Only thing i would do different is to not cut off the 3/4 flare where it came into the house. Would have been an eight hour day with out that mistake.
    Spend some time to get all the parts together before hand. Oh, ya i would buy a quality torch. Self lighting and with enough heat to solder one inch copper with a little water in it.
    Figure out what you are going to do and count up the elbows, couplings, valves, adapters, and such. turbo torch TX540 i think is what i use now or acetylene
    Does your house have more than one bathroom?
    I would just focus on making the place liveable in one day.
    You can get water for cooking from the bath room.
    You can flush the toilet with a five gallon bucket.
    I gota get a hot shower so that is the first thing i made sure of.
    You can install ball valves to isolate one area from another so you don't feel pressured to get it done so fast. cap off some of the galvanzed. Tear out the pipe in that area and plumb it with copper so it is ready to go the day you conect that area with the rest of the plumbing.
    I assume that your water pressure is high so that water will be forced through that plugged up galvanized pipe.
    Im sure the inspector means well but i would take what he is saying with a grain of salt as he is not a professional in any one area. Like a handy man he knows a little about a lot.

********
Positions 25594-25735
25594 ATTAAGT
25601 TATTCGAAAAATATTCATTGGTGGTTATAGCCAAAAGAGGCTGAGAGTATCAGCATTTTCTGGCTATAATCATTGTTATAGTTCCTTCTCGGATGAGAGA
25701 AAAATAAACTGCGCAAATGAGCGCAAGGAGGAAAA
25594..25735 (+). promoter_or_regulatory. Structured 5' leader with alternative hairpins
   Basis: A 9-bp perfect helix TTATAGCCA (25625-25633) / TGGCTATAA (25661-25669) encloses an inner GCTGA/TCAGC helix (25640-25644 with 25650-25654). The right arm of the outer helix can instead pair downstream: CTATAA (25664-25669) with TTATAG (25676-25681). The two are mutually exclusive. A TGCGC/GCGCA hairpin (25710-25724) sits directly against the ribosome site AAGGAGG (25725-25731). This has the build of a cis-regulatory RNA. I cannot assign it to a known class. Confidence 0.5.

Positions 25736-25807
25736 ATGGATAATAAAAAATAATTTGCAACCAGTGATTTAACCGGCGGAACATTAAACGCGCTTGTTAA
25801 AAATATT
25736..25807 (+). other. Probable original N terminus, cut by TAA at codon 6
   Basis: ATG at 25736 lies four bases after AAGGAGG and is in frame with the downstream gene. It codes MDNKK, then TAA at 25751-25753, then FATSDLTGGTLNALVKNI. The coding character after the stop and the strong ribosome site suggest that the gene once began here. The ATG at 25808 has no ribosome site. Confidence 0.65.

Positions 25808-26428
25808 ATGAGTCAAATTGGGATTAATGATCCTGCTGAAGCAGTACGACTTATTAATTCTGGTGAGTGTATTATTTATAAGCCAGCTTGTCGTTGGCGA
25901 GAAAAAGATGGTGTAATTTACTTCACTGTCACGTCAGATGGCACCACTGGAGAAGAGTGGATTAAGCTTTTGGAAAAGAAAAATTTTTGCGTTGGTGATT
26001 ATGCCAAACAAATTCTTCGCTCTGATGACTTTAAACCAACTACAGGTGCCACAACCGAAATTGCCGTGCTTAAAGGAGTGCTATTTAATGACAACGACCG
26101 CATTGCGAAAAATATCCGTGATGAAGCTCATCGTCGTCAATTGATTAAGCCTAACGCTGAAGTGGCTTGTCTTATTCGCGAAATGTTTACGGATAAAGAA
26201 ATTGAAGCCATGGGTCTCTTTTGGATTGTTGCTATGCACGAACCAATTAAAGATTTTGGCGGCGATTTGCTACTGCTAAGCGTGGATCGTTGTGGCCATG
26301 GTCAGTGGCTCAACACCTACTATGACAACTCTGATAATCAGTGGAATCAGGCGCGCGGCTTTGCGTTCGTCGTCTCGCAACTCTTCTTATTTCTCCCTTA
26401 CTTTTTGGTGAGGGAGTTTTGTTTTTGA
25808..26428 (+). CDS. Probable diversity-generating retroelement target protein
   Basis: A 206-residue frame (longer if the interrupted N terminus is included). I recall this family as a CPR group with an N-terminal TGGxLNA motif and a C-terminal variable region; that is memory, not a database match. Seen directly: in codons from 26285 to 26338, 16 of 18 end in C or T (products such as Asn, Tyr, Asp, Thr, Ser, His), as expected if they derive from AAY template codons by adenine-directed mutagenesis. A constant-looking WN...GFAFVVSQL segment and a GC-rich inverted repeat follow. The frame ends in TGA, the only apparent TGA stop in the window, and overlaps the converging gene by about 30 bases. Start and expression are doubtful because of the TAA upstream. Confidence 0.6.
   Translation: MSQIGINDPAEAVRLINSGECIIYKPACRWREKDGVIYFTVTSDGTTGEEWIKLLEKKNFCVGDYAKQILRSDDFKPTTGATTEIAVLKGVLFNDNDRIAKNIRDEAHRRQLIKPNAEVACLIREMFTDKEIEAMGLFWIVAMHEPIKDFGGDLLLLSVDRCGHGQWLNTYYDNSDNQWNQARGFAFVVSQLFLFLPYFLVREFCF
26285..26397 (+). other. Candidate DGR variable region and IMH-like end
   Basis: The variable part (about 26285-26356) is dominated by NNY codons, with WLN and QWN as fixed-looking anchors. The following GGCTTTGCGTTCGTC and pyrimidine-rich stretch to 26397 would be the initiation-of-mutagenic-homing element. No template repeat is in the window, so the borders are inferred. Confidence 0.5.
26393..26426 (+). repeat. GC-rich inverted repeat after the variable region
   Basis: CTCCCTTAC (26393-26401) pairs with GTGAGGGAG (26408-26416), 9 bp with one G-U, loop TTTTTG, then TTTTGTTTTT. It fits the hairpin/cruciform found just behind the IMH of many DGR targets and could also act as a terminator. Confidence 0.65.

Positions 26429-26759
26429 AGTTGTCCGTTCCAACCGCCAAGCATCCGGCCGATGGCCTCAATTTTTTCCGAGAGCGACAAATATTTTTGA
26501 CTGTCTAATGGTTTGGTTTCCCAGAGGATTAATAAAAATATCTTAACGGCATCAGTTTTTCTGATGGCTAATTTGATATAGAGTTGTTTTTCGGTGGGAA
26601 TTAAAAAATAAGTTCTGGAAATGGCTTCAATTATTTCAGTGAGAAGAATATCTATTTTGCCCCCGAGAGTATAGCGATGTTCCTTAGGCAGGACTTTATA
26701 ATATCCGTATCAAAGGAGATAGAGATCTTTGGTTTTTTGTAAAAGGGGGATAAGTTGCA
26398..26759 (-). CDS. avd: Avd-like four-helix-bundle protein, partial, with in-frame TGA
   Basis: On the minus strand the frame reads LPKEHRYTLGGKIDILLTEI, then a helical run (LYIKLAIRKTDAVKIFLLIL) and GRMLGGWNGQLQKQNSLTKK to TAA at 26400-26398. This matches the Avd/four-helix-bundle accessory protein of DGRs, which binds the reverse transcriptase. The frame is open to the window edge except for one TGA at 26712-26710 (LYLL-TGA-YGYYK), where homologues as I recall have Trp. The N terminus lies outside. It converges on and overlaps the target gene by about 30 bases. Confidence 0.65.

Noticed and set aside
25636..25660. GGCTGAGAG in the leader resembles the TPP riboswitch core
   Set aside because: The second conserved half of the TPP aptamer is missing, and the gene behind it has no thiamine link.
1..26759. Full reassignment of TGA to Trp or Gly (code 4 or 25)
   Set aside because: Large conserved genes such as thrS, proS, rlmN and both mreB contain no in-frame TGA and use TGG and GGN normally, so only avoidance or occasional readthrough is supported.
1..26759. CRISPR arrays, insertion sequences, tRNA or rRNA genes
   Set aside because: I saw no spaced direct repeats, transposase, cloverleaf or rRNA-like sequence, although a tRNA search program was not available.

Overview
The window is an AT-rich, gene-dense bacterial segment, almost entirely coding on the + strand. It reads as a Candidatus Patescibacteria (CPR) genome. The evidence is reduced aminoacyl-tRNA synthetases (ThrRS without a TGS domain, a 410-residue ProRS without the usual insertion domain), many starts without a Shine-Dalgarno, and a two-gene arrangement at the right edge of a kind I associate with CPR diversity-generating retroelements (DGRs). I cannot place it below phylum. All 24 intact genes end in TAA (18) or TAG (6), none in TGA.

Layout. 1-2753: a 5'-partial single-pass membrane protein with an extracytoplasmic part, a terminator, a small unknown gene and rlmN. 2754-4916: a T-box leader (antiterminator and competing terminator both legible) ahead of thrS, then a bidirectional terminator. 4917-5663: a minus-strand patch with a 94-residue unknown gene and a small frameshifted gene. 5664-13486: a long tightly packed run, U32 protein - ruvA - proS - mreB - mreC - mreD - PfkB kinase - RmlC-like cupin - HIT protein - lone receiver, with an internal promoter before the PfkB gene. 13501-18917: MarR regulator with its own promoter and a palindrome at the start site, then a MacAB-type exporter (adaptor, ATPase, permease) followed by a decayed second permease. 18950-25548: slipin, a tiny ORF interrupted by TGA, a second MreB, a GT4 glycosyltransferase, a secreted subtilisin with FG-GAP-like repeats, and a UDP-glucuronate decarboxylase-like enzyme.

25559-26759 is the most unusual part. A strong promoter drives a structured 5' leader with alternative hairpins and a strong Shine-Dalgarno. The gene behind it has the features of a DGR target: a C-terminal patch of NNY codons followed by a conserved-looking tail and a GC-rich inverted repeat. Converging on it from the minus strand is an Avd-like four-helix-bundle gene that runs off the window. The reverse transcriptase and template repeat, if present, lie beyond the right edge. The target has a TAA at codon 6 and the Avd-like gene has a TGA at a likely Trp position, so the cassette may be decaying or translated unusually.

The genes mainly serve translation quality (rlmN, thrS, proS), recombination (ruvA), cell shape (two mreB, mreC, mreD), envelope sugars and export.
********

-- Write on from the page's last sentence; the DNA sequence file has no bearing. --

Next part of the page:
5. Feb 25, 2006 #5

    Aceinstaller

    Aceinstaller

    Aceinstaller

    Well-Known Member

    Joined:
    Feb 12, 2006
    Messages:
    49
    Likes Received:
    0
    call the building department and follow all local codes.
     
  6. Feb 27, 2006 #6

    PAULYBOY

    PAULYBOY

    PAULYBOY

    SABUMNIM

    Joined:
    Feb 24, 2006
    Messages:
    14
    Likes Received:
    0
    Thanks fer the advice, fellas. I've got a self lighting torch with MAPP gas, good pipe scrubber thingy, good solder. I previously installed a new valv for the toilet, as well as replaced several old shut off valves with ball valves, and installed a double kitchen sink with disposal. I'm not new to the game, just never tried something of this magnitude. Ace, I like your idea of sistering up the new stuff next to the old with spuds for all the valves and pipes going through the floor. That's what I was trying to describe, but I only had 2 brain cells when I posted originally.
     
  7. Feb 28, 2006 #7

    inspectorD

    inspectorD

    inspectorD

    Housebroken Staff Member Admin Moderator

    Joined:
    Dec 17, 2005
    Messages:
    4,503
    Likes Received:
    267
    Two brain cells!! I wish some times!! PAULYBOY please tell me those eyes are really yours!!
    Great picture!!(No kidding)

    Its a madd madd world!!

    Welcome,:D
    InspectorD
     
  8. Feb 28, 2006 #8

    PAULYBOY